Substitutes for Grand Marnier
Traditionally, Grand Marnier is used to create the top layer of a B-52 shot. Yet, bartenders often replaced it with clear-colored triple sec because it is readily available, affordable, and part of many other cocktails.
Grand Marnier is a category of its own and is regarded as being of higher quality. It has a Cognac base, which makes for a rich and complex flavor profile that also carries notes of vanilla and oak.
If you opt for triple sec, Cointreau is a top-shelf option. The clear and transparent liquid has a fresh and citrusy aroma and taste. It's a key ingredient to many classic cocktails and should be part of every home bar. You can use this in the B-52 or opt for a more affordable triple sec.
Origin of the B-52 Shot
A bartender named Peter Fich is most likely the inventor of this layered shot. Supposedly, he invented the recipe when working at Banff Springs Hotel in Alberta, Canada.
Fich had a preference to name his drink creations after bands. Therefore, the three-layer shot owes its name to an American New Wave band from Athens, Georgia. So, ultimately, the drink is named after the US US B-52 Stratofortress bomber.
That is because the band B-52 borrowed its name from the bomber as its nose shape resembled the haircut of Cindy Wilson, singer of the band.
Even though the story is unaccounted for in writing, it makes sense in the historical context.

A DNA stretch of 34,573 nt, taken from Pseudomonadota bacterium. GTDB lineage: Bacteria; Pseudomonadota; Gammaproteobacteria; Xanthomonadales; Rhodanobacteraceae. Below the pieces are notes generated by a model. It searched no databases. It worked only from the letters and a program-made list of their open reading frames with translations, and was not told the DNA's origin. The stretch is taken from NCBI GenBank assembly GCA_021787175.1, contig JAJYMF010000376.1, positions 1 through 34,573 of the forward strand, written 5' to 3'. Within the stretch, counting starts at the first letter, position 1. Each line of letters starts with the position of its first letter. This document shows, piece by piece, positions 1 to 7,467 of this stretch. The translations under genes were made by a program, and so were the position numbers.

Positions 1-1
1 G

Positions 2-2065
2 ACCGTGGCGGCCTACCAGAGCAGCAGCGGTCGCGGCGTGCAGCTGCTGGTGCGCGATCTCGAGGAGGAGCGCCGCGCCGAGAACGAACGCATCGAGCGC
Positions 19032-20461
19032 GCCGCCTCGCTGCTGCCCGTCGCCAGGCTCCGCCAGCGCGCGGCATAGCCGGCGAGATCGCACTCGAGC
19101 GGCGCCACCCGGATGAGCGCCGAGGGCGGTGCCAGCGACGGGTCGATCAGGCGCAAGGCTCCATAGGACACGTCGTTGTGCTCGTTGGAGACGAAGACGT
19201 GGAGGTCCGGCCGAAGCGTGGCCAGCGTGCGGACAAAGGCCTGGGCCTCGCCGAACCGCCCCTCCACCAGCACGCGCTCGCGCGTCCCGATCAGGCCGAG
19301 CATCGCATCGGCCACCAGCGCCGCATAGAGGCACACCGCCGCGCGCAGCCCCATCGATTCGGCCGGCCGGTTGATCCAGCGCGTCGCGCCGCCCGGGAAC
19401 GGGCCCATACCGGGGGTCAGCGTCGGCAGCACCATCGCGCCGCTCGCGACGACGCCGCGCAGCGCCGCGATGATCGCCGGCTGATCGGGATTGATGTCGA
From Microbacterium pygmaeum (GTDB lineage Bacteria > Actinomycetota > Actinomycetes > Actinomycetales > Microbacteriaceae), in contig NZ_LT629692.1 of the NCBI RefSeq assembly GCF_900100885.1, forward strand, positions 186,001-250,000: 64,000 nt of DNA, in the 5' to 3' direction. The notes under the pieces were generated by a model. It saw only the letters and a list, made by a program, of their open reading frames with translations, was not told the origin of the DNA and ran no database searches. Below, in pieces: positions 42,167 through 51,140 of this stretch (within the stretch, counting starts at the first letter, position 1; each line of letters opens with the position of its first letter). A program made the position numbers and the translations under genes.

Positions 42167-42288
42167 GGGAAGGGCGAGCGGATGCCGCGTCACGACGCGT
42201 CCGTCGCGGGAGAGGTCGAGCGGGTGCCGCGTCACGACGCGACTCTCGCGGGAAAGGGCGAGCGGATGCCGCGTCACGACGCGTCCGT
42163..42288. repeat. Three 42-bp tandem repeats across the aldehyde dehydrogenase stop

As for the time of its invention, we can tell that the B52 didn't make it into Jones' Complete Barguide from 1977. -The most exhaustive drink collection from that time, written by Stan Jones.
However, the party shot made its debut ten years later in a cocktail book called The Bartender's Cherry by Mark Torre. Consequently, the drink probably was invented somewhere between 1977 and 1987.
The simplicity and presentation of the shot led to countless riffs on the classic recipe. Bartenders started adding ingredients, replacing ingredients, and even putting ingredients on fire.
To get an idea of how many B-52 variations there are, here's a list:
- B-51: Kahlúa coffee liqueur, Bailey's Irish Cream, Frangelico
- Flaming B-52: B-52 with the top layer set on fire
- B-52 with Bomb Bay Doors: Kahlúa coffee liqueur, Bailey's Irish Cream, Grand Marnier, Bombay Sapphire Gin
- B-52 Frozen: B-52 blended with crushed ice
- B-52 On a Mission: Flaming B-52 with a top layer of Bacardi 151 instead of Grand Marnier
- B-52 in the Desert: Kahlúa coffee liqueur, Grand Marnier, Tequila
- B-53: Kahlúa coffee liqueur, Sambuca, Grand Marnier
- B-54: Kahlúa coffee liqueur, Bailey's Irish Cream, Amaretto liqueur
- B-55: Kahlúa coffee liqueur, Bailey's Irish Cream,
- B-57: Kahlúa coffee liqueur, Peppermint schnapps, Grand Marnier
- B-156: Cocktail-sized version of a B-52, three times larger than the shot (3 x 52 = 156)
- B-5200: Kahlúa coffee liqueur, Bailey's Irish Cream, Navy Rum
- F-16: Kahlúa coffee liqueur, Bailey's Irish Cream, White Rum